I think this has been touched on before but I'll ask one more time. Iv put the touring car to bed on jack stands and the fan belt off for the winter. This year I wont have access to my torpedo heater I normally used to warm things up before starting the T's during the winter so its going to cold starts. What is the lightest grade oil that wont hurt the engine I can use in the T's to start them with over the cold winter months. As a rule I start them every couple of weeks and let the cars run in direct drive without the fan until they warm up real good
5-30 can be used all year. And should be.
You can safely start your T in the winter for warm ups with 5-20 or 0-20.
If you can load 6 people in a Honda and drive down the freeway at 70MPH on a hot summer day with 0-20 you should be able to start and run a T for a while on it. Ford always said to use light oil.
Others will no doubt tell you to not listen to the oil engineers, and Ford, and just use straight 40. Or roofing tar.
That would be a good idea, putting lighter oil than you normally use in winter stored cars.
Why start it up as often?
I've always let my salt sensitive cars sit without starting them in a unheated garage over the cold winter months with glycol in the radiator, a full tank of gas in the tank but without the battery - the battery gets some charging in the workshop over the winter.
Starting the car may cause more harm than good, I think. To properly warm it up you need to run it for quite a while - if it isn't up to temp, acid and condensation can form and harm the inside of the engine. Staring it up from freezing cold also causes more wear than starting it up in warm weather.
All cold starts causes wear, that's likely when most of the wear in the engine parts occurs. A taxi cab that is driven around the clock by different drivers and never cools down can be driven for lots and lots of miles with almost no wear in the cylinders.
I agree with Roger.
There's no reason to start your Model T every few weeks if you are storing it for the winter. Let it sit until spring. You don't have to start it unless you actually are going to drive it.
With a Model T, you're not dealing with the same issues and components as a modern car such as hydraulic lifters, seals, rubber and plastic parts, automatic transmission, etc.
When properly stored, a Model T can sit for years between starts with no ill effects.
(Also - there's no reason to change to lighter weight oil if the car is not going to be run during the winter.)
Wonder how many farm tractors are shut off in the fall and restarted in the spring? Oil pump or not in them the system would need to be pumped up.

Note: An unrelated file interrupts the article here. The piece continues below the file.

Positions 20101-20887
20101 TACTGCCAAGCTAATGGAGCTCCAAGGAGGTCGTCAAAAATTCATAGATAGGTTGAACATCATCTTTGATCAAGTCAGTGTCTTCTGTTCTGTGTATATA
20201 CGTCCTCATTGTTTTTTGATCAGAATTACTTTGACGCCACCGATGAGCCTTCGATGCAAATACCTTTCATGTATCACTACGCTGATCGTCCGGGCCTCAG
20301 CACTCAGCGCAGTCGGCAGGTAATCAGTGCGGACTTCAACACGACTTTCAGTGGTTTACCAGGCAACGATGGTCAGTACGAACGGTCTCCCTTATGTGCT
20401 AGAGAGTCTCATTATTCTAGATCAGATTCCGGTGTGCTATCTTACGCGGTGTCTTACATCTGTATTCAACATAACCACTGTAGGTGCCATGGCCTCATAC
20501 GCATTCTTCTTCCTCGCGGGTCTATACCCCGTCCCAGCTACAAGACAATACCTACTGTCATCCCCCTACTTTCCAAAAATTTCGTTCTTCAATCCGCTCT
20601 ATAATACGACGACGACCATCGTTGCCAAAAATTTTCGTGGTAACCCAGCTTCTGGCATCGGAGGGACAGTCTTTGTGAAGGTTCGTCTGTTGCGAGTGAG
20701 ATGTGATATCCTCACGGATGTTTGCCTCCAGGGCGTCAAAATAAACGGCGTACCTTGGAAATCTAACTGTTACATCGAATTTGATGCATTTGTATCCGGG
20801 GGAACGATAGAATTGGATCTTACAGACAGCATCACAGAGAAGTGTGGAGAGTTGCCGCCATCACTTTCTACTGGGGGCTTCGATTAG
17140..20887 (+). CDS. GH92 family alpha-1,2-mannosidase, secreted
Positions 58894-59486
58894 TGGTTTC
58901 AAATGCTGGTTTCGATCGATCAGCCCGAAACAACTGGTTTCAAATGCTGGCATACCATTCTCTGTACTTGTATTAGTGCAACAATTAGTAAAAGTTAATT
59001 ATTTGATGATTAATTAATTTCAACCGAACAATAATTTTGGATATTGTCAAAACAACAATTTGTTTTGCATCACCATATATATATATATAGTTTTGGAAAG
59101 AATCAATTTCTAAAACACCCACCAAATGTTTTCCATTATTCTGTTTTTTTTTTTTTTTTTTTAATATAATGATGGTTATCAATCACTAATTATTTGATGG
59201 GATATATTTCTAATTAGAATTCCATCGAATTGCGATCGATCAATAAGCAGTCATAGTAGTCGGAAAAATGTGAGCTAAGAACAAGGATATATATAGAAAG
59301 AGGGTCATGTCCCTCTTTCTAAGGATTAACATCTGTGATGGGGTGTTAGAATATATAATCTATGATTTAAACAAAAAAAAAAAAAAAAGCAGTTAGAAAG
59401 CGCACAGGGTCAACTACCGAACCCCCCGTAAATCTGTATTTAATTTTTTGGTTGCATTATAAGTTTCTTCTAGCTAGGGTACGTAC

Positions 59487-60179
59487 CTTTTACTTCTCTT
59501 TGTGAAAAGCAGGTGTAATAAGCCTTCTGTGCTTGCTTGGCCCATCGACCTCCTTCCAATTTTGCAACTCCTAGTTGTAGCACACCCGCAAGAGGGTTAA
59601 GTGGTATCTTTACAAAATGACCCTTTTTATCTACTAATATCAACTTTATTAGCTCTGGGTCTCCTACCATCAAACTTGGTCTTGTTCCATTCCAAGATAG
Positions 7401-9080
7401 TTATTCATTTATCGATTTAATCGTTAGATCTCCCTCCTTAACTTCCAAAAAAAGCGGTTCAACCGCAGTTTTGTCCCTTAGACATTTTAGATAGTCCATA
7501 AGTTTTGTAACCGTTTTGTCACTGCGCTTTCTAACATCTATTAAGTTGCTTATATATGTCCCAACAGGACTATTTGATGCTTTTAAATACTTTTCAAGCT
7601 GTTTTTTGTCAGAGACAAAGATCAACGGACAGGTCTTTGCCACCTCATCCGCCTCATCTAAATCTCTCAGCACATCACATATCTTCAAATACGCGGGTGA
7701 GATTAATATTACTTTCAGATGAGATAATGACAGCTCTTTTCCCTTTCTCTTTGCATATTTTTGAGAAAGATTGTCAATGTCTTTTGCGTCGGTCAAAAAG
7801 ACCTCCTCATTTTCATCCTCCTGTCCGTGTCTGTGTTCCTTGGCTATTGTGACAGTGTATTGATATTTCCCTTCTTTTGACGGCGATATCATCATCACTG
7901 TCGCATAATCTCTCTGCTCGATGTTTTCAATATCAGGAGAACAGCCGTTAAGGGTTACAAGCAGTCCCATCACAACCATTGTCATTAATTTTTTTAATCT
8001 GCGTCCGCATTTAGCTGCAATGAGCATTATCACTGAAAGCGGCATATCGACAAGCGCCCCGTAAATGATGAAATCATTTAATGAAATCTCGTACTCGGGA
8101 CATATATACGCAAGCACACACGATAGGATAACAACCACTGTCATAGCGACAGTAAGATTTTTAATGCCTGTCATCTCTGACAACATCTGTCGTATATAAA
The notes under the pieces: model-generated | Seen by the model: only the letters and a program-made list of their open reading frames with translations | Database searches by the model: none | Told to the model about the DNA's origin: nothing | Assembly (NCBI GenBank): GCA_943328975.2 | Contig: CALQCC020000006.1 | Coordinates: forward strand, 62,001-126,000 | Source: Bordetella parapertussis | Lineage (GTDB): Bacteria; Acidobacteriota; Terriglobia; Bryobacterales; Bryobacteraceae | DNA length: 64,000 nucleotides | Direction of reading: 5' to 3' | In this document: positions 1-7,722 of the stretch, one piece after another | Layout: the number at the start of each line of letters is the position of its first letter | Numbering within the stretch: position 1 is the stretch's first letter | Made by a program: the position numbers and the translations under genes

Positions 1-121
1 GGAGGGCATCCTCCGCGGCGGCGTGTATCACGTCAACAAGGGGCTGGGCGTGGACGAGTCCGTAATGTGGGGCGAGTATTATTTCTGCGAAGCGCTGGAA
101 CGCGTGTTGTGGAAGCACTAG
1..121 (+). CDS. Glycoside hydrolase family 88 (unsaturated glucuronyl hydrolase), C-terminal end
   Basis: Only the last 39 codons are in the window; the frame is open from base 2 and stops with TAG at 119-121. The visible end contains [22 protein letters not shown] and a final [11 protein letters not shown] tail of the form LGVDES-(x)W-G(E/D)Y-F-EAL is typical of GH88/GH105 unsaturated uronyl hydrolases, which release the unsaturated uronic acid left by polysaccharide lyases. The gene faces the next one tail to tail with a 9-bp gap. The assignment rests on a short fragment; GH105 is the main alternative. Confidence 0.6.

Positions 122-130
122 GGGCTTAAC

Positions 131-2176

I would change the oil the add some to the cylinders and let it sit.
How many old cars have sat for years, a little oil was added to the cylinders, the oil changed (or not!)and then started?
As I was told if you are going to start it, bring it up to full operating temp before shutting down, I take that to mean any time of the year.
I agree with Roger, Erik and Mark.
I would say if it is gonna sit for more than 6 months you should "pickle" it.
that means run the engine at fast idle and shoot oil in the carb until it dies.
That will help insure that no valves will stick and the cylinders will not get rusty.
I have done that on a lot of cars we knew would not be driven for a year or more.
I seen someone many years ago try, as Aaron has quoted, "pickle" it, on a truck engine, by the time the engine had died, the damage was done, one piston had hydraulic compressed the oil and bent the con rod!
Drain the fuel tank & the carb and leave it alone. If it ran before you do this it will run when you're ready.
Kerry is right. If you run the engine too fast and pour oil down the carb real fast it will give you a hydraulic lock up and you will risk bending a rod, or two.
Best to run it about 1000 RPM and put enough oil in so it smokes like hell but keeps running. At that point increase the amount of oil until it starts to die. then either shut the ignition off or just let it die by flooding it with oil.
I have done a lot of them that way and have never done any harm to one but you do need to be careful.
You can always pour oil in the spark plug holes with the engine stopped. That is safer but it doesn't lube the valve train as well.
I agree with Charley B until you are getting one ready to sit for several years. I had a car lock up when I went in the Army that sat idle for 13 months.
It was a '50 Olds engine. It had to be torn down to get it to turn over again. the pistons were stuck in the cylinders.
There are a number of commercial products for "fogging" engines. I've used a couple of them over the years and they seem to do a good job of protecting internal components from rust and/or seizing. Follow the directions on the can. You can also help to prevent problems by making sure your cold storage is well ventilated and dry. Also, be sure to throw some dryer sheets/moth balls in the vehicle to deter critters from making it their winter nest. Mice can make a real mess in a car if they take up residence. Over the years I've been amazed at where mice have stored their groceries for the winter: exhaust pipes, mufflers, carbs, seat cushions,door panels, to name a few.
I heard that spreading mothballs around helps to keep the mice away.
I would have tried it but catching moths and removing their balls proved to be impossible!
I suppose the moth ball thing works because my last T was packed with them and had no rodent damage but Lordy that smell! Took quite a while for it to dissipate after I found and removed them all. I've heard scented soaps work just as well. Not sure about that though. I don't know how he caught so many Fred but I'm sure the forced sterilization affected the moth population in his area.